In my case, 2 pixels.  Mere seconds, and a few more for "settleing", and away we go !

 

Edit Add:  And keep in mind... it is the "guiding camera" pixels... not the imaging camera.


Edited by dmdouglass, 11 September 2019 - 05:46 PM.

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#16 OldManSky

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Posted 11 September 2019 - 06:02 PM

Doesn’t the result matter based on the total number of frames you have?

If you dithered every 3 frames but only have 6 frames total isn’t that more worrisome than having 60 frames total?

Not that I can see.

If I dither every 3 frames with 6 total, I'd dither twice.  2/6 = 33% dithered

If I dither every 3 frames with 60 total, I'd dither 20 times  20/60 = 33% dithered

If I dither every 3 frames with 200 total, I'd dither 66 times.  66/200 = 33% dithered

If I dither every 3 frames with 300 total, I'd dither 100 times.  100/300 = 33% dithered

 

So why does the total # of frames matter, when the % of dithering would be the same no matter what?


Edited by OldManSky, 11 September 2019 - 06:04 PM.


#17 jdupton

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Posted 11 September 2019 - 06:03 PM

David,

 

   The amount of time is very dependent on the specific configuration of the imaging system. I am in the group of not wanting to dither too often due to the amount of time it sucks away from imaging.

 

   Keeping in mind that we are discussing Guide Camera pixels doesn't make much difference for many.

 

   I image using an OAG. My imaging scale is 0.483 "/px with 4.63 uM pixels and the guide camera isn't much different with 5.6 uM pixels. I also keep very good polar alignment. PHD2 reports my DEC drift rate as 0.02 "/minute. Because of the low drift rate and OAG guiding image scale, I sometimes guide on stars at magnitude 11.5 to 13.5 using up to 5 second guide exposures. (The mount just doesn't need more frequent guiding pulses.)

 

   Given those conditions, it can take two to four guide image iterations to settle after a dither. That translates to 10 to 20 seconds to settle and resume imaging. That can really add up in a light polluted environment where shorter exposures are often used.

 

   Another user running a separate guide scope, taking 0.5 second guide exposures, just doesn't have to contend with such down time that dithering can take away from total imaging time. It is all based on configurations and is likely very different from user to user.

 

 

John


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#18 joelin

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Posted 11 September 2019 - 06:19 PM

Not that I can see.

If I dither every 3 frames with 6 total, I'd dither twice.  2/6 = 33% dithered

If I dither every 3 frames with 60 total, I'd dither 20 times  20/60 = 33% dithered

If I dither every 3 frames with 200 total, I'd dither 66 times.  66/200 = 33% dithered

If I dither every 3 frames with 300 total, I'd dither 100 times.  100/300 = 33% dithered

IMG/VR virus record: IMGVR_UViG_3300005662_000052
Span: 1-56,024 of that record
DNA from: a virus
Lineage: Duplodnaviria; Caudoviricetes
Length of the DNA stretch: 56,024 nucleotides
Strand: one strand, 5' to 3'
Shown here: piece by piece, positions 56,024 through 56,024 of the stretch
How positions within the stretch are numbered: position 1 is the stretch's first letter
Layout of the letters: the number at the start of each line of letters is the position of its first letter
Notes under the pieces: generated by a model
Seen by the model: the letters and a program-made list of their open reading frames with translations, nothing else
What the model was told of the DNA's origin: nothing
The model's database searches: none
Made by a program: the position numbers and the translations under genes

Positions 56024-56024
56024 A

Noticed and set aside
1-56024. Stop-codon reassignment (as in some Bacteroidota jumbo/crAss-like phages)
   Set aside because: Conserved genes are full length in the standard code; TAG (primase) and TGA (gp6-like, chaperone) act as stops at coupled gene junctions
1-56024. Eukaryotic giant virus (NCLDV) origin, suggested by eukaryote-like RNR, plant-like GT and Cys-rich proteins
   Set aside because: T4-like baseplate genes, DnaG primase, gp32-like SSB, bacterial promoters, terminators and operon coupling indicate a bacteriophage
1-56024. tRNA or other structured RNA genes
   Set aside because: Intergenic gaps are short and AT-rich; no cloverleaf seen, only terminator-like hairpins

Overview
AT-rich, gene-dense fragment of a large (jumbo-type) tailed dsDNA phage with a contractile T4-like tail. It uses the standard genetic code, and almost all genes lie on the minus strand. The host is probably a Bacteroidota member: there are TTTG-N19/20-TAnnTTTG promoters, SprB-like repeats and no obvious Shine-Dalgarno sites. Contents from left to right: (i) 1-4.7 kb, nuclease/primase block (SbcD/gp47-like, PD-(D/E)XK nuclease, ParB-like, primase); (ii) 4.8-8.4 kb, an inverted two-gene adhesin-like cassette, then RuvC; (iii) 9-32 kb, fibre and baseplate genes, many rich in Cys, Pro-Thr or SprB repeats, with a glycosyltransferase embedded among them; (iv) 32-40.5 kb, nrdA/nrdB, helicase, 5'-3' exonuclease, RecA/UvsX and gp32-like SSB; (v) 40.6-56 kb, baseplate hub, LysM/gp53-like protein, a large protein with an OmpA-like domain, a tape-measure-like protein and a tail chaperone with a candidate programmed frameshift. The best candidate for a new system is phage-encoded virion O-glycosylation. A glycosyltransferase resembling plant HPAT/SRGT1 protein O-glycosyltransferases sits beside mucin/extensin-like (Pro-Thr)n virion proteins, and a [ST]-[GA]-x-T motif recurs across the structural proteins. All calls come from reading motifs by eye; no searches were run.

So why does the total # of frames matter, when the % of dithering would be the same no matter what?

because in the case of dithering once in 6 frames so you have a hot pixel in the same place in 3 frames out of 6....the hot pixel frames to total frames is 50%...making it harder for rejection algorithms to get rid of it

 

when you have 60 frames, its now 3 out of 60 ...the hot pixel frames to total frames is just 5%...making it easier to reject it



#19 dmdouglass

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Posted 11 September 2019 - 07:27 PM

All very interesting numbers.

And really, there are no "Wrong Answers"...

 

In the end, its really a matter of doing ....   What works for you.

And for each person, and all the different combinations of equipment, and viewing environments.....

There will be many many different combinations of "What Works".


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#20 schmeah

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Posted 11 September 2019 - 07:42 PM

Of course if it’s LRGB you can rotate through filters and dither every 4th, effectively dithering every frame.

 

Derek


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#21 OldManSky

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Posted 11 September 2019 - 07:55 PM

because in the case of dithering once in 6 frames so you have a hot pixel in the same place in 3 frames out of 6....the hot pixel frames to total frames is 50%...making it harder for rejection algorithms to get rid of it

 

when you have 60 frames, its now 3 out of 60 ...the hot pixel frames to total frames is just 5%...making it easier to reject it

Are we talking outliers-to-make-a-point hypotheticals, or actual how-we-do-things?  'Cause I never do 6 image stacks.  Do you?

 

Darks take care of hot pixels.  My only worry is FPN.

And dithering 33% of the time takes care of that, confirmed by testing.

 

It's OK if you want to do it differently than me, I won't be offended.  Do what works for you :)



#22 AZ Maverick

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Posted 11 September 2019 - 08:00 PM

I use PHD2 and dither every two images, each random dither is about 12 pixels max on the image camera and it usually averages less than 10 seconds to do a complete dither.



#23 joelin

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Posted 11 September 2019 - 08:14 PM

Are we talking outliers-to-make-a-point hypotheticals, or actual how-we-do-things?  'Cause I never do 6 image stacks.  Do you?

 

Darks take care of hot pixels.  My only worry is FPN.

And dithering 33% of the time takes care of that, confirmed by testing.

 

It's OK if you want to do it differently than me, I won't be offended.  Do what works for you smile.gif

this isn't really about people's preference...its about what is enough dithering so that the mathematical rejection algorithms kick in and get rid of FPN ... 


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#24 joelin

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Posted 11 September 2019 - 08:15 PM

Of course if it’s LRGB you can rotate through filters and dither every 4th, effectively dithering every frame.

 

Derek

that might not work for me because i need to refocus in between filters 



#25 joelin

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Posted 11 September 2019 - 08:15 PM

Are we talking outliers-to-make-a-point hypotheticals, or actual how-we-do-things?  'Cause I never do 6 image stacks.  Do you?

 

Darks take care of hot pixels.  My only worry is FPN.

And dithering 33% of the time takes care of that, confirmed by testing.

 

It's OK if you want to do it differently than me, I won't be offended.  Do what works for you smile.gif

6 image stacks are a likely possibility if you're running low on time

 

its certainly common in narrowband when a single capture takes a looooong time